Over the past few months, cryptocurrencies have been on a wild and harrowing ride. However, despite the recent setbacks, there are still plenty of new investors entering the market. In fact, a recent Forbes article declared, “Despite Bitcoin‘s ‘Sell-Off’ The Cryptocurrency Space Continues to Attract Investors.” Clearly, there is growing acceptance that cryptocurrencies and blockchain technology represent the future of finance.
Of the flocks of newcomers to cryptocurrency investing, many are chasing the dream returns that some of the earliest adopters experienced. After all, who wouldn’t want to spend just $27 to get a return of a whopping $886,000 in four years?
Of course, even the newest of entrants to this market recognize some of the inherent security risks involved with cryptocurrencies. It’s rare to go more than a few months without a high-profile security breach or scare; the most recent example was just last month, when buzz over a potential hack on the Binance exchange sent the cryptocurrency market tumbling. This underscores how critical it is for investors to not only understand digital currencies themselves, but also the best way to invest in and secure them.
In this article, we’ll discuss some top options for investing in cryptocurrencies, and the accompanying security considerations.
Day Trading and Swing Trading
These strategies are relatively analogous to existing short-term strategies for investing in traditional stocks.
With day trading, you watch the markets at all times and strategically buy and sell on many of the rises and dips. Swing trading takes just a slightly longer-term approach, with positions opened and closed every few days or weeks.
Typically, these approaches carry a large degree of both investment and security risk. Unless you know what you’re doing, it can be easy to lose your money in a matter of minutes, even seconds. Additionally, such frequent transactions require users to keep most, if not all, of their assets on a cryptocurrency exchange – which have been breached and looted in the past. What’s more, these tactics often require a full-time commitment, which is not feasible unless you choose to become a professional trader.
Once a typo made by a seemingly drunk individual, the word has now become a mainstream. In short, to “HODL” is to hold your cryptocurrencies and never sell them. People that adhere to this doctrine generally believe that cryptocurrencies are the future and that they will continue to grow in value, so the best way to acquire wealth with digital currencies is to simply buy and HODL, and pay no regard to any fluctuation in value.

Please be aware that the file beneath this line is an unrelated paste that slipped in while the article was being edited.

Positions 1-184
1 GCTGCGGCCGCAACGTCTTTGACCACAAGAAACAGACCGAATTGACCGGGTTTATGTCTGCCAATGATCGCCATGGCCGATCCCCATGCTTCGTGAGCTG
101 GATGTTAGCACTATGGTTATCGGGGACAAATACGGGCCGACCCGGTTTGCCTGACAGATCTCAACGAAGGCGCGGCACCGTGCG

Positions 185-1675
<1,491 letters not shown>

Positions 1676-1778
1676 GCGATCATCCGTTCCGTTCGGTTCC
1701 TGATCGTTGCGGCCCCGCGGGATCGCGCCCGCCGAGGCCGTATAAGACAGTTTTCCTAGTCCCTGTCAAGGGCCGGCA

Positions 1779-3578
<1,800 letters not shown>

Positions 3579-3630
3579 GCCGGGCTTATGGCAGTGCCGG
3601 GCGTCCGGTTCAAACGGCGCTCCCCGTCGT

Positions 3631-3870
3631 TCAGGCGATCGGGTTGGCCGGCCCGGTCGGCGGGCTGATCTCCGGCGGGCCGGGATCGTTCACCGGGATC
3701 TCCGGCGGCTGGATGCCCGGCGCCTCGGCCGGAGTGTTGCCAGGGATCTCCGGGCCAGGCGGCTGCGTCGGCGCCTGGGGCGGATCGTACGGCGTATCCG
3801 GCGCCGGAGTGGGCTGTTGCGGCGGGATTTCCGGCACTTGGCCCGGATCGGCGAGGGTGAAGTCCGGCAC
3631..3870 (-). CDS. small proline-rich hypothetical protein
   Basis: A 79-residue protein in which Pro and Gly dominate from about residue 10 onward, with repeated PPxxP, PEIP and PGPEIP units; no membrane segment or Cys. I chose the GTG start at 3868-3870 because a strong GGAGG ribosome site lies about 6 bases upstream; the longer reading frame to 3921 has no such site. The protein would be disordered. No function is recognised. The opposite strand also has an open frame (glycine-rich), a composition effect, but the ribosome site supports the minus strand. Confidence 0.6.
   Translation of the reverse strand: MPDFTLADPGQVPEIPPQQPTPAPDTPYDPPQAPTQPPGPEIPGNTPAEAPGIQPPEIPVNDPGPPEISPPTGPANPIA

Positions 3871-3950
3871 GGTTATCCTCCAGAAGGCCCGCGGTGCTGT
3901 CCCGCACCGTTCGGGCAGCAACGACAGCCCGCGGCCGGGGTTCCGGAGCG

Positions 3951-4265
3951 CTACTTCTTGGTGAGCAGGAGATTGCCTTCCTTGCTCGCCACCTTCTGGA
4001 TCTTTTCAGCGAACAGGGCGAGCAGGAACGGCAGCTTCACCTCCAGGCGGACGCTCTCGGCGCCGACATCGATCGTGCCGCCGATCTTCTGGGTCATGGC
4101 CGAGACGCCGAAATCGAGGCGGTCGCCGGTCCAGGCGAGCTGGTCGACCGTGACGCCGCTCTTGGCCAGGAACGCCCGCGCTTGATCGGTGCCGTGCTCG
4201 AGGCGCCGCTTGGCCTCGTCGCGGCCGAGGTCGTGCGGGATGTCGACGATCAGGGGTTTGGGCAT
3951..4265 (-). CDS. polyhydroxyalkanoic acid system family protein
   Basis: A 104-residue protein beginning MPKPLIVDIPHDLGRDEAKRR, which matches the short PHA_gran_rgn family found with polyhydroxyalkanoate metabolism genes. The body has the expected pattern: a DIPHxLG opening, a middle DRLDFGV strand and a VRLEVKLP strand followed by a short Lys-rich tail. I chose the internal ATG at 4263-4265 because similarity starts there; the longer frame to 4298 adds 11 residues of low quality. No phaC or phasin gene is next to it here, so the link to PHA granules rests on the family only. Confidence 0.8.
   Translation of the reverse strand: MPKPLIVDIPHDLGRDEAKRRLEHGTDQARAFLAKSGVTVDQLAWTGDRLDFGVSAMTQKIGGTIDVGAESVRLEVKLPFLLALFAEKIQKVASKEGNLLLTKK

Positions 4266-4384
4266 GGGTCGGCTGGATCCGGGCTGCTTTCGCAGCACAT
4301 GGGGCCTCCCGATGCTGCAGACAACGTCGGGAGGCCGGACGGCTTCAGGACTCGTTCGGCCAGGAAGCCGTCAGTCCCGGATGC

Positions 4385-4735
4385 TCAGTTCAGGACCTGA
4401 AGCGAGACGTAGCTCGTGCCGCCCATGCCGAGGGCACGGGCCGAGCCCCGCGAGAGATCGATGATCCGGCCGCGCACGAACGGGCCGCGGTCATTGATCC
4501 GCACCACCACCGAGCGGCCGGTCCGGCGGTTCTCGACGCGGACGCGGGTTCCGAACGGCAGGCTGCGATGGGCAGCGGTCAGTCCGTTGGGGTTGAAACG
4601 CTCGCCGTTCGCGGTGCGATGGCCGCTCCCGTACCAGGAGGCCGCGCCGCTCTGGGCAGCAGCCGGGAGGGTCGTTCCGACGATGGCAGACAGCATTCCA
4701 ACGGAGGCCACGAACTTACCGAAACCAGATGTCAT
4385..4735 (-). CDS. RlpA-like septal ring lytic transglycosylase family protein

HODL-ing is a strategy that is more in line with traditional, buy-and-hold investors. Think of this as buying a mutual fund for long-term appreciation: Buy some now with the belief that it is on a solid trajectory, and let it sit until you need those funds.
However, when it comes to investing in cryptocurrencies, there are inherent risks even with this approach. While some coins, such as Bitcoin and Ethereum, are relatively established, cryptocurrencies in general have a history littered with failures. As an example, you can view a running tally of failed currencies at deadcoins.com. This is why it’s important for investors to do their research before buying any currency – and especially the newest coins to enter the market. And, since the HODL strategy requires investors to store their assets for an extended period of time, thieves and fraudsters have more opportunity over the long-term horizon to get their hands on your coins if they’re not properly protected.
Digital Currency IRAs
One of the newest strategies to acquire cryptocurrencies is through a Digital Currency IRA, also referred to as a “Bitcoin IRA”. This is just like your typical IRA that allows you to save for retirement with certain tax benefits. The key distinction, however, is that you can invest in some of the most popular digital currencies, such as Bitcoin, Ethereum, Ripple and Litecoin, directly within your retirement account.
For many, this strategy combines the best of two worlds. You can reap the benefits of digital currencies, while taking advantage of tax-deferred growth.